was 'neutral' now an overpronator!

does this happen or was I miss sold last time?

8 messages
27/10/2012 at 23:09

I had a gait analysis in 2010, never saw a video but was told I was a Neutral runner. A few days ago I had a video gait analysis and to say I was n overpronator is an understatement, it looked like a 30-40 degree agngle and was actually painfull to watch!

I now own a bright orange pair of Adidas Supernover Riot 4's but after a 4k jog I have the same shin/calf pains as when I started running again in July. I'm guessing this is  because my Gait has been corrected? will it take long to ease? and (maybe more importantly) was I miss sold the first time or can your Gait change over time?

Thanks,
Andi

 

27/10/2012 at 23:17

I personally don't believe in all this 'gait analysis stuff'.  I think it's mostly a con promulgated by training shoe manufacturers who try to get money out of us.

There was a good panorama program which covered training shoes recently and the full program can be viewed here:

http://www.youtube.com/watch?v=4Rul7XbM844

My own experience of joining the army in 1986 and running in plimsols and boots kinda shows that over engineered training shoes are not as important as having a good running form.

Others will no doubt disagree.

As to your specific questions about your gait changing, I don't know, sorry.  It's interesting to note that your shin pain happens with both the different training shoes.  Normally, for me, I experienced shin pain when I tried to do too much too quickly and just resting and training more sensibly sorted out my problem.

Edited: 27/10/2012 at 23:19
28/10/2012 at 14:59

I got my gait analysed in about 2008 to be told I was neutral and never had any problems with neutral shoes. Then earlier this year, got my gait analysed again and I'm now a slight over-pronator. Again, no problems with the shoes I bought at the second shop.

28/10/2012 at 18:53

I totally agree with Easy, the Gait Analysis test only look at a single angle, whereas there is so much more going on with the body.

One reason for the change is that you may have lost a bit of flexibility....but again, the body is complex so you'd really need a Physio to give you the answer to that.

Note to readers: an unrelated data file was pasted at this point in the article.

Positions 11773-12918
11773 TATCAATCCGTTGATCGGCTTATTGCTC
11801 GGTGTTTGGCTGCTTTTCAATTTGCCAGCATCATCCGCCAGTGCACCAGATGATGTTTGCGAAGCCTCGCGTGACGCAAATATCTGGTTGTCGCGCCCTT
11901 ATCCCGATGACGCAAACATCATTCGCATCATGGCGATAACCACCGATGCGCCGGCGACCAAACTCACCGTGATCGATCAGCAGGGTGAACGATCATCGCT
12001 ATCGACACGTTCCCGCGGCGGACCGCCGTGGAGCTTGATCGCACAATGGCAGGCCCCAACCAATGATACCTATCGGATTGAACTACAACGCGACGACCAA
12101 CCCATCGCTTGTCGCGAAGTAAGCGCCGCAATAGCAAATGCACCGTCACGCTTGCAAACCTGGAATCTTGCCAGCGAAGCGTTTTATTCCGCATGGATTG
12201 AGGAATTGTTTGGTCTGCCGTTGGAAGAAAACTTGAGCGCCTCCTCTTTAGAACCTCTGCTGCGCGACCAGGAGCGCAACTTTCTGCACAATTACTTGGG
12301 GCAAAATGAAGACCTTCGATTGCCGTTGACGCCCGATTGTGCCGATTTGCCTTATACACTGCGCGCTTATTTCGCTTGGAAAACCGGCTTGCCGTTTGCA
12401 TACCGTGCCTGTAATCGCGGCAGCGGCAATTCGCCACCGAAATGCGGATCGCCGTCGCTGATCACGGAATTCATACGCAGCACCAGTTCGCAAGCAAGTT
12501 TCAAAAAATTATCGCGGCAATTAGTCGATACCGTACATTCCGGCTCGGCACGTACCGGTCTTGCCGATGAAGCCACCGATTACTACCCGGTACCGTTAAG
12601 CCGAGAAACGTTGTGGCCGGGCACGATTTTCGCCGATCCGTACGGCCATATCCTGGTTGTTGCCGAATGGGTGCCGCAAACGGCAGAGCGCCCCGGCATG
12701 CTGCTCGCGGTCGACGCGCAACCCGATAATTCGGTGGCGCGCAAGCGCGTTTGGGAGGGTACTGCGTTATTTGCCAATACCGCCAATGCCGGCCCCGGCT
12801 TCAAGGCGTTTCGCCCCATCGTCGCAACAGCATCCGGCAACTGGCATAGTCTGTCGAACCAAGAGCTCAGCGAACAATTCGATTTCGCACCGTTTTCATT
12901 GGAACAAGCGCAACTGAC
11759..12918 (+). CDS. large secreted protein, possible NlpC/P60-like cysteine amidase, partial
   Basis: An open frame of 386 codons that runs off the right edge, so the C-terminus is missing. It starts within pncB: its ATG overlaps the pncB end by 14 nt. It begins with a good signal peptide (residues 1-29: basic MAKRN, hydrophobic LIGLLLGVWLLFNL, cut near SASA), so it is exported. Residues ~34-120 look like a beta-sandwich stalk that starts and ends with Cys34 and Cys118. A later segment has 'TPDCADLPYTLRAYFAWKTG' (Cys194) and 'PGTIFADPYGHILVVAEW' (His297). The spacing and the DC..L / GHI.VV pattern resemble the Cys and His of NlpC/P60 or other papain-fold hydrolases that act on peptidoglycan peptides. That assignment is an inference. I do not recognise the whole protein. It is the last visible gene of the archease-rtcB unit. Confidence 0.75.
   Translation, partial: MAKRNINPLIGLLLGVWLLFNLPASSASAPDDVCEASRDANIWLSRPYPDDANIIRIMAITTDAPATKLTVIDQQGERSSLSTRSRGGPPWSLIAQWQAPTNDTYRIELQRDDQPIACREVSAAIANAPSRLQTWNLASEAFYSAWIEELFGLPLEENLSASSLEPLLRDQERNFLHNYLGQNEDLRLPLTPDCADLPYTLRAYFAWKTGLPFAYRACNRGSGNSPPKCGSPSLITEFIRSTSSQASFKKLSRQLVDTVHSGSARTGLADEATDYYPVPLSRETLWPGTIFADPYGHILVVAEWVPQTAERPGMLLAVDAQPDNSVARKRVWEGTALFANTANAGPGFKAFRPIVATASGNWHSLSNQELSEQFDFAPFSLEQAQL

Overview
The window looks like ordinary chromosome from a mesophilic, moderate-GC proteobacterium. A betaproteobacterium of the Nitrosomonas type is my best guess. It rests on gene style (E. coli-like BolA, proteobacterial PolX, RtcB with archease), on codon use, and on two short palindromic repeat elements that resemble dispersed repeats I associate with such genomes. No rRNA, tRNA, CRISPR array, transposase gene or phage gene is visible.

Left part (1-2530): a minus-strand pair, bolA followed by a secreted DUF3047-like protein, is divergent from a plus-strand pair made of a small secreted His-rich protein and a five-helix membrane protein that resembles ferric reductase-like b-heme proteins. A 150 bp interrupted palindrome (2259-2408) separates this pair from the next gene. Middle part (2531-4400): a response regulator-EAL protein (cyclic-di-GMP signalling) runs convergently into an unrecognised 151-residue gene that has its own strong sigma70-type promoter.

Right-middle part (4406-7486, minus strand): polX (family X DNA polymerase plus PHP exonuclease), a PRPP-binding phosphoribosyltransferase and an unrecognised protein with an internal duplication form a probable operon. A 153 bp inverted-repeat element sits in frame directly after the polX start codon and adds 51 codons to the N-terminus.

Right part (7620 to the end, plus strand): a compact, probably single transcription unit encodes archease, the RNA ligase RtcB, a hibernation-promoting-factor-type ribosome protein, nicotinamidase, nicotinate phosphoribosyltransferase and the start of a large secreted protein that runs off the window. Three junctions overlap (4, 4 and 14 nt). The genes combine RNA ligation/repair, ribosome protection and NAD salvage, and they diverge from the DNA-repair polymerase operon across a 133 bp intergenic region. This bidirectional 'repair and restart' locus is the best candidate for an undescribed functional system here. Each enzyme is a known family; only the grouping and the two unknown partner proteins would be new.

Of course the shops answer will be a nice new pair of shoes!

28/10/2012 at 22:04

Hi Andi,I to am now an overpronator having been told I was a neutral.

I have had loads of calf problems in right leg to the point i saw a podratrist two weeks ago his findings were eye opening.

In stance all was fine various muscle lengths were fine,gait was "as good as it can be barefoot" my problems arose when i put my nike air pegasus 28s on both ankles collapsed more so on the right to eye watering proportions.I also had a pair of adidas tempo 4s that i have worn which gave a better finding the difference being the torsion control in the adidas making them more rigid in the midsole,he told me to run in these to see how i fared, not good calf pull third time out.Have been looking now at minimal shoes to get closer to natural gait but long way to go.Have a look at runblogger .com some in depth articles on there you may find helpful.

29/10/2012 at 11:16

Thanks for all your replies folks and plenty to think about.

Easy.Does.It - Thanks for the link and I agree with much of the documentary about drinks but don't think I'd return uninjured from a 10 mile run in a pair of my old 'comfy' trainers. I see what your saying about shoe manufacturers 'hype' but after seeing the angle my ankle was at whilst overpronating I took a personal decision to get running shoes with support to correct the overpronation and guess my new pains are because I'm running using different (correct) muscles and like you mention maybe doing too much in the new position to start with?

Nykie, guess this means we should get reasonably frequesnt gait checks done then if we change our running gait over time.

Paul, yup, am 53 and getting older every day! my first gait analysis was about 3 years ago and didn't run for 18 months so it may be a mixture of the 2?  

Thanks jogon, I've looked at barefoot running and have a friend in month 3 of training and it does seem a long process to do it correctly - I take it people run in shoes as well during the initial short distances done barefoot, wouldn't this confuse your body with 2 totally different running styles?

I've taken almost a week off as I've been away but hope to try the new shoes out again during the week. As above, would wearing the new and neutral shoes on alternate days 'confuse' my muscle groups and make things worse?

 

29/10/2012 at 12:17

Easy.doesit I watched that documentary very interesting I thought! Plenty arguments for both sides of the stories 

30/10/2012 at 01:14

I took up running 11 years ago (I'm 48 now)
I 've never had my gait "analysed", but it's hardly rocket science and I could tell I had high stiff arches so I ran in neutral shoes for years without problems
a couple of years ago, I started to feel as though my arches were dropping a bit, then 1 year ago I developed a knee problem
I've switched to mildly supportive shoes and I'm back to being fine again

 


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